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Cartooning an Image using OpenCV – Python

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  • Difficulty Level : Medium
  • Last Updated : 15 Sep, 2022
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Computer Vision as you know (or even if you don’t) is a very powerful tool with immense possibilities. So, when I set up to prepare a comic of one of my friend’s college life, I soon realized that I needed something that would reduce my efforts of actually painting it but will retain the quality and I came up with the following solution.

Cartooning an Image using OpenCV – Python

Here our task is to convert the original image into it’s a cartooned version using Python.

Input Images:

 

Code:

Python3




class Cartoonizer:
 """Cartoonizer effect
  A class that applies a cartoon effect to an image.
  The class uses a bilateral filter and adaptive thresholding to create
  a cartoon effect.
 """
 def __init__(self):
  pass
 
 def render(self, img_rgb):
  img_rgb = cv2.imread(img_rgb)
  img_rgb = cv2.resize(img_rgb, (1366,768))
  numDownSamples = 2  # number of downscaling steps
  numBilateralFilters = 50 # number of bilateral filtering steps
 
  # -- STEP 1 --
 
  # downsample image using Gaussian pyramid
  img_color = img_rgb
  for _ in range(numDownSamples):
   img_color = cv2.pyrDown(img_color)
 
  #cv2.imshow("downcolor",img_color)
  #cv2.waitKey(0)
  # repeatedly apply small bilateral filter instead of applying
  # one large filter
  for _ in range(numBilateralFilters):
   img_color = cv2.bilateralFilter(img_color, 9, 9, 7)
 
  #cv2.imshow("bilateral filter",img_color)
  #cv2.waitKey(0)
  # upsample image to original size
  for _ in range(numDownSamples):
   img_color = cv2.pyrUp(img_color)
  #cv2.imshow("upscaling",img_color)
  #cv2.waitKey(0)
 
  # -- STEPS 2 and 3 --
  # convert to grayscale and apply median blur
  img_gray = cv2.cvtColor(img_rgb, cv2.COLOR_RGB2GRAY)
  img_blur = cv2.medianBlur(img_gray, 3)
  #cv2.imshow("grayscale+median blur",img_color)
  #cv2.waitKey(0)
 
  # -- STEP 4 --
  # detect and enhance edges
  img_edge = cv2.adaptiveThreshold(img_blur, 255,
          cv2.ADAPTIVE_THRESH_MEAN_C,
          cv2.THRESH_BINARY, 9, 2)
  #cv2.imshow("edge",img_edge)
  #cv2.waitKey(0)
 
  # -- STEP 5 --
  # convert back to color so that it can be bit-ANDed with color image
  (x,y,z) = img_color.shape
  img_edge = cv2.resize(img_edge,(y,x))
  img_edge = cv2.cvtColor(img_edge, cv2.COLOR_GRAY2RGB)
  cv2.imwrite("edge.png",img_edge)
  #cv2.imshow("step 5", img_edge)
  #cv2.waitKey(0)
  #img_edge = cv2.resize(img_edge,(i for i in img_color.shape[:2]))
  #print img_edge.shape, img_color.shape
  return cv2.bitwise_and(img_color, img_edge)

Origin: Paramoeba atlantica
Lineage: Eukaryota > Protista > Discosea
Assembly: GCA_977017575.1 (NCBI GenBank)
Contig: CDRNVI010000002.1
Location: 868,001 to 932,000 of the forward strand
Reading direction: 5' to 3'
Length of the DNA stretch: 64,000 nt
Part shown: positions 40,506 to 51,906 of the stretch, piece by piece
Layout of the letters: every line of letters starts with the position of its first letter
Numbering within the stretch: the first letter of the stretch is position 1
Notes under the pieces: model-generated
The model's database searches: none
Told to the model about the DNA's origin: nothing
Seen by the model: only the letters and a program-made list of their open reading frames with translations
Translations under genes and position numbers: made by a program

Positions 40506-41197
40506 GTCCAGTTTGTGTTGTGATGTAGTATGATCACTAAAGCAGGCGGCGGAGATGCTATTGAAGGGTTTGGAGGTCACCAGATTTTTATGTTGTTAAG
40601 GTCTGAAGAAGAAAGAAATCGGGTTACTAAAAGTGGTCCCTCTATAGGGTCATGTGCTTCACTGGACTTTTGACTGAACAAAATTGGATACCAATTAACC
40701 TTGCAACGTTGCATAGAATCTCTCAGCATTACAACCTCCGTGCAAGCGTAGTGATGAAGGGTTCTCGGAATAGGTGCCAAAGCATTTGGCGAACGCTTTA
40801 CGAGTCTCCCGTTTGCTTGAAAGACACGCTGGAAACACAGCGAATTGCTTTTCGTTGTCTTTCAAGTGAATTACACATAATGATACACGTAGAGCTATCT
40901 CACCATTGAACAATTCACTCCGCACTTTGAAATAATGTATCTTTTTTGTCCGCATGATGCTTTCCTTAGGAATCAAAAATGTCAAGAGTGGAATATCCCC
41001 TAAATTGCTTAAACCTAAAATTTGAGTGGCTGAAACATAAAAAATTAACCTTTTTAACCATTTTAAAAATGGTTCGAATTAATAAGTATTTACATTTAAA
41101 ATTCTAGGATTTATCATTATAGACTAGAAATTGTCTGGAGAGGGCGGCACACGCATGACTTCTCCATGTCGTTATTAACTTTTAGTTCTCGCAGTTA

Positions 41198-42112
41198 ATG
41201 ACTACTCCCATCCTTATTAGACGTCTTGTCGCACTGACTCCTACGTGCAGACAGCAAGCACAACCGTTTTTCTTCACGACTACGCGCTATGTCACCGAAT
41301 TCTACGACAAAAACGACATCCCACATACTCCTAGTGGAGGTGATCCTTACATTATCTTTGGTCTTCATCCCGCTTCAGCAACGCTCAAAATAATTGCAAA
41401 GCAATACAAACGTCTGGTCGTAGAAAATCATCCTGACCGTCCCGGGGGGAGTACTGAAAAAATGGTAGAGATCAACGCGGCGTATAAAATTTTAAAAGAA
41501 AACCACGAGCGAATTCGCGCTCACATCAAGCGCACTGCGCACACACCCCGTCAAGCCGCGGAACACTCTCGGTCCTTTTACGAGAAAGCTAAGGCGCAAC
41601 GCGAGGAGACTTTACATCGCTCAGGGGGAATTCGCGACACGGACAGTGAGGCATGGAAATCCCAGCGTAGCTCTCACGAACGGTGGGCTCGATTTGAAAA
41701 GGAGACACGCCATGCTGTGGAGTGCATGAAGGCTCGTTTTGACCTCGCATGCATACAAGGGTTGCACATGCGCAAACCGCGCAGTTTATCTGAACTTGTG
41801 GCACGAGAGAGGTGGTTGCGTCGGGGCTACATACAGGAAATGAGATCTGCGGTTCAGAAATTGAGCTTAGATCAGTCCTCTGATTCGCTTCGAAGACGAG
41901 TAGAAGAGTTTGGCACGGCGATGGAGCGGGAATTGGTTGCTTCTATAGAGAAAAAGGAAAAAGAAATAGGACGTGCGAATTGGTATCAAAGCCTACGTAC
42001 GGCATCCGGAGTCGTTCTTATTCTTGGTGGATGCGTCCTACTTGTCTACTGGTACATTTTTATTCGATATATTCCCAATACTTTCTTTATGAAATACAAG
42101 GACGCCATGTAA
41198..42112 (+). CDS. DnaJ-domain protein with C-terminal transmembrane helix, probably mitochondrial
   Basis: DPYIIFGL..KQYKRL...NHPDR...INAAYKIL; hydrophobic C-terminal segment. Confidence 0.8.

tmp_canvas = Cartoonizer()
 
file_name = "Screenshot.png" #File_name will come here
res = tmp_canvas.render(file_name)
 
cv2.imwrite("Cartoon version.jpg", res)
cv2.imshow("Cartoon version", res)
cv2.waitKey(0)
cv2.destroyAllWindows()


Output:

 

Explanation: Basically, we are going to use a series of filters and image conversions.

  • First we downscale the image and then apply bilateral filter to get a cartoon flavor. Then again we upscale the image.
  • Next step is getting a blurred version of the original image. Now, we don’t want the colors to interfere in this process. We only want the blurring of the boundaries. For this, we first convert the image to gray – scale and then we apply the media blur filter.
  • Next step is to identify the edges in the image and then add this to the previously modified images to get a sketch pen effect. For this first we are using adaptive threshold. You can experiment with other types of threshold techniques also. Because Computer Vision is all about experimenting. In step 5, we compile the final images obtained from the previous steps.

Simpler Implementation:

Python3




# importing libraries
import cv2
import numpy as np
 
# reading image
img = cv2.imread("koala.jpeg")
 
# Edges
gray = cv2.cvtColor(img, cv2.COLOR_BGR2GRAY)
gray = cv2.medianBlur(gray, 5)
edges = cv2.adaptiveThreshold(gray, 255, cv2.ADAPTIVE_THRESH_MEAN_C,
          cv2.THRESH_BINARY, 9, 9)
 
# Cartoonization
color = cv2.bilateralFilter(img, 9, 250, 250)
cartoon = cv2.bitwise_and(color, color, mask=edges)
 
 
cv2.imshow("Image", img)
cv2.imshow("edges", edges)
cv2.imshow("Cartoon", cartoon)
cv2.waitKey(0)
cv2.destroyAllWindows()


Output:

 

What you can do? 

Experiment! Try changing the down sample steps, or the number of bilateral filters applied, or even the size of the filter, or the threshold technique to get the edges. Now, one thing to keep in mind. This process is a general one and will not give the best result for different images. That’s why, you should experiment with different values to get a feel of the whole process.


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